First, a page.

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The Missouri Court of Appeals heard arguments today over whether or not the city of St. Louis' new pension plan for firefighters will hold. Officials say the plan will save St. Louis almost $4 million a year. The union representing the firefighters doesn't dispute the cost savings, but says the city had no right to pass the plan in the first place. 

(UPI/Bill Greenblatt)

The Missouri Court of Appeals will hear arguments tomorrow on whether the city of St. Louis had the right to make changes to the pension benefits it offers its firefighters.

In lobbying for the changes in 2012, Mayor Francis Slay cited the financial burden pensions were beginning to place on the city. Its budget for fiscal year 2013 included a $31 million contribution to the system, up from $23 million the year before.

(Rachel Lippmann/St. Louis Public Radio)

The St. Louis Board of Aldermen is a step closer to addressing some legal concerns with its new pension system for firefighters.

The measure cleared a procedural hurdle today, 18-10. A final vote will take place next week, likely with a similar result.

Judge Robert Dierker issued a preliminary ruling in October that the city was in rights to terminate the old pension system for firefighters and start a new one. But Dierker had some concerns about the way the new system treated vested employees.

(Rachel Lippmann/St. Louis Public Radio)

Updated at 4:30 p.m. with comments from Jeff Rainford.

St. Louis city firefighters who have served at least seven years with the department will be able to move outside the city boundaries.

The Missouri Supreme Court ruled today that the Missouri Legislature was within its rights in 2010 to pass a law overriding local residency requirements for fire departments in cities where the school district is unaccredited or provisionally accredited.

(Rachel Lippmann/St. Louis Public Radio)

One day after the Missouri Farm Bureau reaffirmed its support for Congressman Akin, Senator Claire McCaskill announced endorsements from the Missouri chapters of the firefighters and police unions.  During a conference call, the incumbent Democrat praised the two groups.

"You know, none of the people who go into this line of work do it for the money," McCaskill said. "What they're looking for is a way to serve and give back and have a salary for their families."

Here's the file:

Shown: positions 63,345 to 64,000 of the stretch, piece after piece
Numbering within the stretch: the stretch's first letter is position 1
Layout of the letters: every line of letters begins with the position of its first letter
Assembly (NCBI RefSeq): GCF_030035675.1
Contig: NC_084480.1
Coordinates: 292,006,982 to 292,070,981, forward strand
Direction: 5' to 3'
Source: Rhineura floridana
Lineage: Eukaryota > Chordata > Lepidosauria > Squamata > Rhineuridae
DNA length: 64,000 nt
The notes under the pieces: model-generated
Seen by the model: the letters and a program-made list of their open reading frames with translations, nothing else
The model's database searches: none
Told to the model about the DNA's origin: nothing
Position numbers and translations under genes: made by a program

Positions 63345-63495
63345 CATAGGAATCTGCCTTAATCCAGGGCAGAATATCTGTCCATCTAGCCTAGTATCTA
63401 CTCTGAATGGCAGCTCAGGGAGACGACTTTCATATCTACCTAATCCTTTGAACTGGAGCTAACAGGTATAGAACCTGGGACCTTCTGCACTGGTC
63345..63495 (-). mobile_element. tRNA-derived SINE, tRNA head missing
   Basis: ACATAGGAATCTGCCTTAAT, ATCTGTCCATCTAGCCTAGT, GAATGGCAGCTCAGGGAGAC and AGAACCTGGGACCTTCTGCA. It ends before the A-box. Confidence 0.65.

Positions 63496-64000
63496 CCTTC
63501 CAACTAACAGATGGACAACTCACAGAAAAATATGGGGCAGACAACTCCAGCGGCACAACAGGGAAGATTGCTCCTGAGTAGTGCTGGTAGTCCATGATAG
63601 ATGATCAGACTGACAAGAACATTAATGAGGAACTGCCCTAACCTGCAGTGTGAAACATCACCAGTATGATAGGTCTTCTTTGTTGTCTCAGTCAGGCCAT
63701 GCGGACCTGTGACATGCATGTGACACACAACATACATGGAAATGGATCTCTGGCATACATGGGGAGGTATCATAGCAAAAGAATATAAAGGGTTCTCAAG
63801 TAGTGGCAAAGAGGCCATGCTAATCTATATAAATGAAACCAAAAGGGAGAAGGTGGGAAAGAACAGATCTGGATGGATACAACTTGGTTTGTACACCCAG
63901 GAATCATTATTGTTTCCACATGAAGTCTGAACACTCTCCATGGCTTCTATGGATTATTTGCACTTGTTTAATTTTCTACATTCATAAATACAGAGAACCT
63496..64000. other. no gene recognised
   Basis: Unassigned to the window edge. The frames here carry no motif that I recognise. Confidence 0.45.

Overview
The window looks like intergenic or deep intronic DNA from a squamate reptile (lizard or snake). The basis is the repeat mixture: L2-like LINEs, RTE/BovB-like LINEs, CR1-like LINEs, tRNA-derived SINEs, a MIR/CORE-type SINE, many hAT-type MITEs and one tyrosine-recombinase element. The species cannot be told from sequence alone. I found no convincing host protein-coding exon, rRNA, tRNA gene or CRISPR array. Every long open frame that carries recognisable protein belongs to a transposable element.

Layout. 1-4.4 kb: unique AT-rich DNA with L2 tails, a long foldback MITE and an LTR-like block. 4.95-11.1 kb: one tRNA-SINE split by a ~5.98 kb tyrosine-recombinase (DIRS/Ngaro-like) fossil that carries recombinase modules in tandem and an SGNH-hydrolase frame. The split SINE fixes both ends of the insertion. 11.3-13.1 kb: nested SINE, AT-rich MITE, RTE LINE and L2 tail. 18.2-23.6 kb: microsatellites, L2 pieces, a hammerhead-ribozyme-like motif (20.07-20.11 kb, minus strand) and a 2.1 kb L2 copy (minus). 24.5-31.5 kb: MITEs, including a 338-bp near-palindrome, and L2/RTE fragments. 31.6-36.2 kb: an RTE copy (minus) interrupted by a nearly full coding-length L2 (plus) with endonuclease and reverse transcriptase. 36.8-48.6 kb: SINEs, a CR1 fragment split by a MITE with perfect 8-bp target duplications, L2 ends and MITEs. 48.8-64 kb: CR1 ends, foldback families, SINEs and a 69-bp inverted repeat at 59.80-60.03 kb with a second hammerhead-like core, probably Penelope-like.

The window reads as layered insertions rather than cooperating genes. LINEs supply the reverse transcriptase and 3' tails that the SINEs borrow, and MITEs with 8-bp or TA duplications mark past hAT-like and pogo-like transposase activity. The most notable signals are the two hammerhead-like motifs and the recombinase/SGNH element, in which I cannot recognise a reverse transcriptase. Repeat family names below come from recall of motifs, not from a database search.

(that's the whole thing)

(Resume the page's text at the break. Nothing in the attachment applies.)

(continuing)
Mayor Francis Slay scored a decisive victory Friday in his months-long battle to rein in firefighter pension costs. In a 17 to 10 vote, the St. Louis Board of Aldermen approved major reforms to the department’s retirement system, cutting benefits, raising payments, and preventing full retirement until age 55.

Slay’s office estimates the changes will save the city $8 million a year in pension costs that have more than quadrupled in the last five years.

Mayor Slay’s Chief of Staff Jeff Rainford says the reforms are necessary and protect taxpayers. 

(Rachel Lippmann/St. Louis Public Radio)

After five months of debate, major reforms to the pensions for firefighters in St. Louis City are about to become law.

(via Flickr/Be.Futureproof)

Now, no one in Illinois can stop firefighters or police officers from collecting charitable donations on roads - even if they wanted to.

Under a new Illinois law, public safety officials can't be denied permits to collect money for charities from drivers along roadsides. Gov. Pat Quinn signed the law Friday and it takes effect immediately.

The governor's office says Illinois is the sixth state to adopt such a law. The others are Florida, Nebraska, Texas, California and North Carolina.

File photo

Updated at 3:35 following actions by committee.

Attorneys for the Trustees of the Firemen's Retirement System of St. Louis announced today that they've filed a five-count lawsuit against the City of St. Louis regarding the ongoing pension issue.

Joseph Leahy/St. Louis Public Radio

St. Louis Mayor Francis Slay says cutting the fire department’s pension costs will enable the city to take 30 police jobs off the chopping block.

The Board of Police Commissioners voted Monday to hold onto 30 of the 80 police positions this year’s budget eliminates through attrition, but only if a pension reform bill is passed by the Board of Alderman.

Slay says the bill, which requires firefighters to pay more into the system and prevents full retirement benefits until age 55, would save the city more than $8 million.

(UPI/Bill Greenblatt)

An effort by St. Louis mayor Francis Slay to get the spiraling cost of firefighter pensions under control also allow the same sex-partners of city firefighters to get survivor benefits if their partner is killed in the line of duty.

"This is something that could not be done at the state level, would not be done at the state level, which is another reason we want to get local control of the firefighter pensions here in St. Louis," Slay said.

(Rachel Lippmann/St. Louis Public Radio)

Though they waited until the last possible minute in the current session, the St. Louis Board of Aldermen has approved a measure that lays the ground for reforms to the pension system for its firefighters.

(UPI/Bill Greenblatt)

A Missouri House committee has unanimously passed a bill that would make cuts to firefighter pensions in St. Louis, but not before committee members made a few changes to the legislation.

New St. Louis firefighters would pay in 9 percent of their salaries, instead of 8 percent as originally proposed, and applicants would have to disclose any pre-existing injuries and conditions before being hired.  New hires would still get back 25 percent of what they pay in as originally proposed.  It’s sponsored by State Rep. Mike Leara (R, Sunset Hills).

(Rachel Lippmann/St. Louis Public Radio)

A Missouri House committee heard testimony Monday on legislation that would make cuts to the pension system for St. Louis firefighters.